Marshall DeRosa

Marshall DeRosa is professor of political science at Florida Atlantic University. He is the author of The Politics of Dissolution and the Rhetorical Quest For a National Identity and The Ninth Amendment and the Politics of Creative Jurisprudence: Disparaging the Fundamental Right to Popular Control.

So Much Power in So Few Hands: Reevaluating Abraham Lincoln’s Emancipation Proclamation

Professor Nichols urges us to revisit the arguments surrounding the Emancipation Proclamation (EP) for two reasons. The second reason noted is that the “constitutional issues at stake  . . .  are relevant to contemporary American politics.” That’s true enough, especially in light of the ever-expanding powers of the US presidency, the corresponding demise of the constitutional rule of law, and lingering race issues. The first reason, “an exercise in political piety” is more problematical. It manifests the inclination of many to approach the Great Emancipator and his proclamation as divine. Put simply, how can one objectively approach the subject if one…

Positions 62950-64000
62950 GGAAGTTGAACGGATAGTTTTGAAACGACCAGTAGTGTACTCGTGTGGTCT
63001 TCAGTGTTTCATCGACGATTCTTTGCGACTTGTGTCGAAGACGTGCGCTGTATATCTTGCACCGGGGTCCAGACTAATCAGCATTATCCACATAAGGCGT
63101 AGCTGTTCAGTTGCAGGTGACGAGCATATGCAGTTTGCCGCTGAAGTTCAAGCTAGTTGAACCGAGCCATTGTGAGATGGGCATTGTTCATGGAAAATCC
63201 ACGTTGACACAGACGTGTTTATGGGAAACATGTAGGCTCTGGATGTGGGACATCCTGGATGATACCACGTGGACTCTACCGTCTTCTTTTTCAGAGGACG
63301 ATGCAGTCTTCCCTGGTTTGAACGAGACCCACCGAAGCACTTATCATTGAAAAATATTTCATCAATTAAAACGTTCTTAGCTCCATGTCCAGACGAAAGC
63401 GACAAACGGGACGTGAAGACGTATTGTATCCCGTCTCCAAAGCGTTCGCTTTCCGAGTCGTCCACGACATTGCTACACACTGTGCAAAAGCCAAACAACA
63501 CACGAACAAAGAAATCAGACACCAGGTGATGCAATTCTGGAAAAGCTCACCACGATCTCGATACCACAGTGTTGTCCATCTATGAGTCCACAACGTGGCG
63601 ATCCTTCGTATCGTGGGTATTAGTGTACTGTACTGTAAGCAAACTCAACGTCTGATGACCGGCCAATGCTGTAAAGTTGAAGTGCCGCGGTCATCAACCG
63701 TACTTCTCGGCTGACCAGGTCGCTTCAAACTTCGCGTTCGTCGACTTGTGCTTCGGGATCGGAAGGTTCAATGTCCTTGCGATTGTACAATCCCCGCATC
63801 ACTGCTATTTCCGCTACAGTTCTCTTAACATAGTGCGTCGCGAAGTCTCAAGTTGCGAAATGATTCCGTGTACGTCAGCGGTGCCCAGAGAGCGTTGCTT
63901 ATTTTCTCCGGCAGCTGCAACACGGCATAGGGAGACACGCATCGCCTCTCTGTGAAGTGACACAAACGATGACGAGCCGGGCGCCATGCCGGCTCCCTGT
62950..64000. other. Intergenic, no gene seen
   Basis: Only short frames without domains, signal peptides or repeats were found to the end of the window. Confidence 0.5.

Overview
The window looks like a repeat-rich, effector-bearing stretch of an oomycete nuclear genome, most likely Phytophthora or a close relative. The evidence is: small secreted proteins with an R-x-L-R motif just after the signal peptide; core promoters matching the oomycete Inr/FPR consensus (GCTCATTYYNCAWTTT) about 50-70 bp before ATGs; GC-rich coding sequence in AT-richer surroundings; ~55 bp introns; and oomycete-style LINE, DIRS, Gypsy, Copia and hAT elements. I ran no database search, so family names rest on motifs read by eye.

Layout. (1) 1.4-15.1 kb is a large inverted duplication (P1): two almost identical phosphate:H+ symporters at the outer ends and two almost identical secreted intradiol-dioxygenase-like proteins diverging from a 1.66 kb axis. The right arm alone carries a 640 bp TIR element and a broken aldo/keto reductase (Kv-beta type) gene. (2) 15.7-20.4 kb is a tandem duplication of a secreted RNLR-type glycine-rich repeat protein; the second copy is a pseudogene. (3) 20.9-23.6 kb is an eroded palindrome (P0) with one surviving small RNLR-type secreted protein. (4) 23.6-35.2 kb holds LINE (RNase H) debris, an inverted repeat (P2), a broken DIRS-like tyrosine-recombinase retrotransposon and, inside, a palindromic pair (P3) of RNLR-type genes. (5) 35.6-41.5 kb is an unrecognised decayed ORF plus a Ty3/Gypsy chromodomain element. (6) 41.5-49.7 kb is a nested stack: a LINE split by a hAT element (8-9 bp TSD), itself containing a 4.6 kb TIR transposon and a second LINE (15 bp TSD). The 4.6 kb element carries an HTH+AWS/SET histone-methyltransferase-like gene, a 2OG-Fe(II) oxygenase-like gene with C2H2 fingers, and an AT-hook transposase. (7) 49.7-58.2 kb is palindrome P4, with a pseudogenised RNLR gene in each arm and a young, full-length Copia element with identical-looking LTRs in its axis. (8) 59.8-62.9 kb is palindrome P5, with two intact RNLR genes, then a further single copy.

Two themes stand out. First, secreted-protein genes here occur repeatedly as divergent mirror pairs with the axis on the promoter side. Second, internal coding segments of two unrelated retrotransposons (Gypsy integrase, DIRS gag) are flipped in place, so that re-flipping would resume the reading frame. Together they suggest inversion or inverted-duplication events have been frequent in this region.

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A Complicated and Constitutional Act of Liberty and Justice

David Nichols’ comment on Abraham Lincoln’s decision to issue an Emancipation Proclamation on January 1st, 1863, is a perceptive and nuanced appraisal of Lincoln’s path to the proclamation. The principal question with which Nichols has had to deal is how to characterize that decision, and there are at least four ways Nichols could have done…

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